An icy Wonderland Lake. We would strike up the hillside to the right of the houses

We then have Brian Fischer, of that nasty organization "American Family Association", telling us that "God is a gentleman and doesn't go where he is not wanted". All of this, I am sure, is of enormous comfort to those who are dealing with this tragedy and might never recover.
Near the top of the hillside and the fog begins to thicken over Boulder

The problem of evil is religion's achilles heel. If the God of religion (and I'll not get into the different competing Gods who all have mutually incompatible versions of the truth) is all seeing , knowing and loving, it does raise the question why He is so unable to act to prevent these cases? After all, if God is all knowing he could have done something to prevent this yet chose not to. Whether the disasters have natural causes, such as a Tsunami, or are man made, such as Columbine, Virginia Tech, Aurora, or Connecticut, they all happened under His watchful and protective embrace. Never have I been smothered by such ineffectual protection. It must surely be crossing the minds of victims' families that as some of them pray for their children's safe passage to heaven, what does it mean to believe in a God that permitted this to happen in the first place? And I really don't think that "God works in mysterious ways" is quite sufficient an explanation. Most people of above average intelligence know this to be the case yet find comfort in perpetuating the pretense. Like parents clinging to the last vestiges of the Santa Claus myth in the face of awkward questions from the children, they find it difficult to break rank. Social pressure is so strong. Let's hope that, as they reflect on the enormity of what has just taken place they get nudged a little closer to rationality.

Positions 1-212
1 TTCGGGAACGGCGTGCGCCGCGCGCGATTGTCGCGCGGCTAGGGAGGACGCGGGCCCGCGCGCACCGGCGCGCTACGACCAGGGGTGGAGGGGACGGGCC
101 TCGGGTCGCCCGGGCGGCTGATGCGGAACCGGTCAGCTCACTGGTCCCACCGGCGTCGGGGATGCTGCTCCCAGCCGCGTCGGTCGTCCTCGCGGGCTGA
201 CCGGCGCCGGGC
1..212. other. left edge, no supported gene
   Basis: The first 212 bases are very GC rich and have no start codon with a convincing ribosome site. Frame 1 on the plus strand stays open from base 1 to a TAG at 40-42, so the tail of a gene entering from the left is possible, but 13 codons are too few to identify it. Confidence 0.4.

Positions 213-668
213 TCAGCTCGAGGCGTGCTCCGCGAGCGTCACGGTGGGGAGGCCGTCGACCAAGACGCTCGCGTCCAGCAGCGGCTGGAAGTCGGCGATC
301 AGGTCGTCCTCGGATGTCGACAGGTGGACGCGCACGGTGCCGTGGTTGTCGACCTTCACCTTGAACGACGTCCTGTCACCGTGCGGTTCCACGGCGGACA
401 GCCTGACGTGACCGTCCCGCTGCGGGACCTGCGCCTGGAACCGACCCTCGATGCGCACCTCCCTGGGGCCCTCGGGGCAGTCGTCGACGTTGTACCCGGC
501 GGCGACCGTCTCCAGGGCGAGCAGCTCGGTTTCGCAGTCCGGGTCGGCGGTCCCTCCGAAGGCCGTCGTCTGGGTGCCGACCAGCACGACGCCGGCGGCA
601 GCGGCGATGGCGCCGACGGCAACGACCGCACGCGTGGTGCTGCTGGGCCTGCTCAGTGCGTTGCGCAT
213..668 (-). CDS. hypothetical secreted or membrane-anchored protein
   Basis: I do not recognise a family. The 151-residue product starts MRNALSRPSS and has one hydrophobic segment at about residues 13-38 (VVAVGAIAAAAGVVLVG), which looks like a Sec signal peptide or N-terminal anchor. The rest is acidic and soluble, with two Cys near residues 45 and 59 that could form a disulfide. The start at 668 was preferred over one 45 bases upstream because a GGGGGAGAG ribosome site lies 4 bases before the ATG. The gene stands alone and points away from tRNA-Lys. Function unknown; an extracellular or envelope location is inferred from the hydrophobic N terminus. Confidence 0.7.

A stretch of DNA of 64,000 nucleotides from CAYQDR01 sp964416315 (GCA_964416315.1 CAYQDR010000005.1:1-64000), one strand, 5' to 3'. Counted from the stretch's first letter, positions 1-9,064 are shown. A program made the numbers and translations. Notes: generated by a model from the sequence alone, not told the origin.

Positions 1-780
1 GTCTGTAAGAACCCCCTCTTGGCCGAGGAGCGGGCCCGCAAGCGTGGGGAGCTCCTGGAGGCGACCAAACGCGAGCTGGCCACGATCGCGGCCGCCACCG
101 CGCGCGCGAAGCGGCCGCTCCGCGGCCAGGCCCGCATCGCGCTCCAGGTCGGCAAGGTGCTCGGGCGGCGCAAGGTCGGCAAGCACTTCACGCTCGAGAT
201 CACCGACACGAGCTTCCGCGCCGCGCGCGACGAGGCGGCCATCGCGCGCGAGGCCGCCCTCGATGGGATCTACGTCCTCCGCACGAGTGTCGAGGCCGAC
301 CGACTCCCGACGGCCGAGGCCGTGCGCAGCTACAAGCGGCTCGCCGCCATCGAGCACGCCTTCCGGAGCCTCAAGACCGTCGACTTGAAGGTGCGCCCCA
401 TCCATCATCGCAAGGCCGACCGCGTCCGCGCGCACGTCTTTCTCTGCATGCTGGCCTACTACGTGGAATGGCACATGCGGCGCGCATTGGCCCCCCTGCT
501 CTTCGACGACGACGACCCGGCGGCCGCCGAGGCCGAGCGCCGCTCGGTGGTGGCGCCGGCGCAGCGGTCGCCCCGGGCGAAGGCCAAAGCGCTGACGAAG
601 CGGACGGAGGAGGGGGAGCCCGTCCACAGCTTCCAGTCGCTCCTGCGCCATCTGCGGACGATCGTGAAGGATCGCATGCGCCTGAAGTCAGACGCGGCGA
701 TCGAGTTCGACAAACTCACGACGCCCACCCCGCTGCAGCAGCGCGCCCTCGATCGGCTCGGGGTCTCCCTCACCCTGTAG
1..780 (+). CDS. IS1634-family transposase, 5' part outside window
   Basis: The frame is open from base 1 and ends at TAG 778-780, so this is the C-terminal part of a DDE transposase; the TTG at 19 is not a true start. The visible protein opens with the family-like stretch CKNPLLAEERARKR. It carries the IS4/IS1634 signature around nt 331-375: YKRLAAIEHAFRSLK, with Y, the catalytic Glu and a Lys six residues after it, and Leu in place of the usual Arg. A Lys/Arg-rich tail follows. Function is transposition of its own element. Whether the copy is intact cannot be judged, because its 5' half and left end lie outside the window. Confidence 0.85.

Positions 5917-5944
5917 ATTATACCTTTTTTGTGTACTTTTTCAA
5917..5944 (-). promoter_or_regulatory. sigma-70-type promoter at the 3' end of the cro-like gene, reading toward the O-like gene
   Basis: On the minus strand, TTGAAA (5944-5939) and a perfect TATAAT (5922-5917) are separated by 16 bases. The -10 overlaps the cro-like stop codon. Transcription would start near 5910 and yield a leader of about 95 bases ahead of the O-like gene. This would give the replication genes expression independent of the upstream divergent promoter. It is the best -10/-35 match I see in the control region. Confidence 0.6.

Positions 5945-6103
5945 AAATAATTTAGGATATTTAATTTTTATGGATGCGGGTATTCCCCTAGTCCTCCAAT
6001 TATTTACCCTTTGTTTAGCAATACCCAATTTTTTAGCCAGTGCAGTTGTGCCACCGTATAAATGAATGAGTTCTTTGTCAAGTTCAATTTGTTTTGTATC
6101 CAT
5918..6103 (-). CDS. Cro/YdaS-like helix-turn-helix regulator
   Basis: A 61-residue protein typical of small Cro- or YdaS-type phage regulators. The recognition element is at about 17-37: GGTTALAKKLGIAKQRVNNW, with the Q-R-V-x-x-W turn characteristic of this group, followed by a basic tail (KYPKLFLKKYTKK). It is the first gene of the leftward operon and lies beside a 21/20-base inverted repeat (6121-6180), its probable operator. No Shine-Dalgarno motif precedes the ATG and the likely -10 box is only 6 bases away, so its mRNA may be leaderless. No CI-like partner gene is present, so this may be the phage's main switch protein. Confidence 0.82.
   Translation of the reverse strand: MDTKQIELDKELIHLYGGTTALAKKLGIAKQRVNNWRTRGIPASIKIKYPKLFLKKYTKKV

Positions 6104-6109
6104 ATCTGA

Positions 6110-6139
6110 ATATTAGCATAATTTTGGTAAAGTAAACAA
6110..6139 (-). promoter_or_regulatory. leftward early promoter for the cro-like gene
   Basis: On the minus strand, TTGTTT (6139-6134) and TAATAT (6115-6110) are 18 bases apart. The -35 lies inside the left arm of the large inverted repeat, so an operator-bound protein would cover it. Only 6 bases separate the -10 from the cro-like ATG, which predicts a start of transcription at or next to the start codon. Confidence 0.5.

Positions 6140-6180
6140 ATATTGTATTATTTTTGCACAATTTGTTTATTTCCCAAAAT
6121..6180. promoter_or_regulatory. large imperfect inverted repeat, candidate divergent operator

Wonderland Lake

Fog quickly covers the hillside
You would think that rather than expose their stupidity to the world, Messrs. Huckabee and Fischer would show some restraint. But it is clear that the 8 year long embarrassment of a President who exemplified low intelligence and a high degree of certainty is but a superficial speck of neural circuitry in cavernous, echoing skulls usually occupied by a fully functioning brain. Shame on those media outlets giving these idiots airtime.
From clear skies to dense fog in about 30 minutes

Friday, December 14, 2012

Where not to live